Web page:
We’re too powerful to follow those rules. Third World countries, which are much weaker, especially those which are under the control of Western-oriented elites anyway, who often benefit by it, do follow the rules and there’s disaster for the population. That’s why you get vilification. The same thing is happening in Eastern Europe now. The whole neoliberal free market story is basically designed for the benefit of the people who are going to win the game. Nobody else follows those rules.

The West doesn’t follow them either when it’s not going to win. For example, the World Bank estimates that right now protectionist measures imposed by the rich countries cost the Third World more than twice as much as total aid going from the North to the South — and that aid is mostly a disguised form of export promotion. DB: To whom are the World Bank and the IMF accountable? To the people who put the money in, which means a bunch of rich countries, primarily the United States, which is the dominant element there. It’s mainly funded by the wealthy states, and the U.S. has the largest vote, so that’s who they’re beholden to. DB: Where does the General Agreement on Tariffs and Trade, GATT, fit into this economic picture? One commentator has called it the economic teeth of the new world order.

GATT is the international trading system, also set up in the 1940s. It’s in the news now because for the last several years the Uruguay Round of GATT negotiations has been going on with an effort to achieve some new form of freeing up international trade. Freeing up international trade in itself, in a general sense, is not a bad thing. It’s often a good thing. The point is, nobody goes into that game, if they have the power, without ample protection for their own internal needs.

So for example every one of the Western powers, including the United States, is entering the GATT negotiations with a certain agenda, a mixture of liberalization and protectionism geared to the particular strengths and weaknesses of that economy. When we speak of that economy we mean the people in the dominant positions in it. So the European Community wants high level protection for the aerospace industry and agricultural production. The United States has a mixture of policies. It’s calling for liberalization and free trade in many areas.

On the other hand, it’s also calling for enhanced protection in areas where the U.S. is strong. Take so-called services like banking. The U.S. is calling for a liberalization of services in the Third World, which would have the instantaneous effect of swamping and overwhelming all Third World banks and financial institutions by western ones, since they’re so much richer and more powerful.

That would eliminate the possibility of any national industrial development programs within the Third World. That’s the kind of liberalization that the U.S. is in favor of. It means that Third World economies would be managed by western banks and those who run them and the governments that are tied to them. On the other hand, the U.S.

is calling for more protection in other areas, particularly intellectual property rights, which includes anything from pop music to cinema to software to patents. Right now the U.S. is racing ahead in patenting what may turn out to be parts of genes. The idea is to patent the genes of corn, or for that matter humans, so that future biotechnology, which will involve various kinds of genetic engineering, will be in the hands of mainly U.S. private firms. They will control that field, and they want to make sure it’s protected. So they want long patent rights and so on.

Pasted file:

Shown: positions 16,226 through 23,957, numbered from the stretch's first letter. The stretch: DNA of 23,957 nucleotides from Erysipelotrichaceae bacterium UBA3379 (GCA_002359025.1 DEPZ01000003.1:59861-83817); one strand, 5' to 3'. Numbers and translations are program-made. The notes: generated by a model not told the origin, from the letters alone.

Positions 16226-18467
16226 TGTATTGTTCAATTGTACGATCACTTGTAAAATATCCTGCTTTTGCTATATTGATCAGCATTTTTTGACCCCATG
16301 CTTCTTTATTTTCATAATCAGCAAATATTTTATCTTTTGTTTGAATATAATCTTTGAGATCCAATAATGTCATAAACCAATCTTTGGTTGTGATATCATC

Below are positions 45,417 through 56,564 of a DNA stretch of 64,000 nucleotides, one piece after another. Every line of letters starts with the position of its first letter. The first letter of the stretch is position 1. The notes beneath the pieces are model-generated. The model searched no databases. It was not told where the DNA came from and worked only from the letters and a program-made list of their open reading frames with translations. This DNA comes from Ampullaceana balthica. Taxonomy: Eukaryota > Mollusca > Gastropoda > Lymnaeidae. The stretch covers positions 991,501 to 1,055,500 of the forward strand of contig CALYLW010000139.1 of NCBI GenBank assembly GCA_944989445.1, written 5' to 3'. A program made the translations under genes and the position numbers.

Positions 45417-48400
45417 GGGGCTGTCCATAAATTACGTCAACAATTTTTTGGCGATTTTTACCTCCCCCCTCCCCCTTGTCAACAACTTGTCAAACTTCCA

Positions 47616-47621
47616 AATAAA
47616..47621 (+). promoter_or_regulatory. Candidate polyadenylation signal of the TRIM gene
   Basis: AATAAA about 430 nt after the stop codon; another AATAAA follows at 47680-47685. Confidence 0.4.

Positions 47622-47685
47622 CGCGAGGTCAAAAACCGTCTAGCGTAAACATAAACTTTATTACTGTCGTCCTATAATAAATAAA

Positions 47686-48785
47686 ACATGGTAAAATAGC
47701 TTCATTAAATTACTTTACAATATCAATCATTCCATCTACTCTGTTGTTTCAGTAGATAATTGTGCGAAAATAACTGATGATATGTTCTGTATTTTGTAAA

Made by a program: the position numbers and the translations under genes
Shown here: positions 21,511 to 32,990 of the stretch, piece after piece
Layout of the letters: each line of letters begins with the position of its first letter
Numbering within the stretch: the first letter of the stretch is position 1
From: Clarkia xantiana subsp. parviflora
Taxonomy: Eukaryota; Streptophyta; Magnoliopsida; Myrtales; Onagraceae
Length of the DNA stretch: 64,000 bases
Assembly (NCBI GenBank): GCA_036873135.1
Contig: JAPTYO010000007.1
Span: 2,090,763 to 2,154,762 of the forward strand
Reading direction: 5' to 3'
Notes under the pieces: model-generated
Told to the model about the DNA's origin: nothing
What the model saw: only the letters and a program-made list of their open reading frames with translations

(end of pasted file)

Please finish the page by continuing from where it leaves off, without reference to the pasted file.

That means that drugs, software, new technology, new agricultural forms, any form of biotechnology that may involve health will be in the hands of Merck Corporation and others like them who will make tens of billions of dollars in profits. It means that India, which could duplicate a lot of this much cheaper, duplicate Merck drugs at a fraction of the cost, will not be permitted to do it. The U.S. also demands product rather than only process patents, to insure, say, that India’s pharmaceutical industry doesn’t invent a cheaper way to produce some drug — a barrier to efficiency and innovation, but a boon for profits. That’s understandable on the part of the rich. They want to control the future, naturally, and that means control technology. The biotechnology aspect, the patenting of genes, has been causing an international furor in the scientific world.

It can have a huge impact in the future. One shouldn’t minimize it. The U.S. (like others) also insists on a high level of protection for U.S. shipping. Shipping between U.S.

ports has to be in U.S. ships. If Alaskan oil comes down to California, it has to be in U.S. ships. The U.S. insists that anything involving U.S.

goods be done to a very high percentage in U.S. ships, which benefits the U.S. maritime industry. Similarly, defense expenditures are not considered subsidies under GATT rules. That’s enormously important for the U.S., which spends more on its military system than the rest of the world combined, as has always used that as a cover for massive public subsidy to high-tech industry.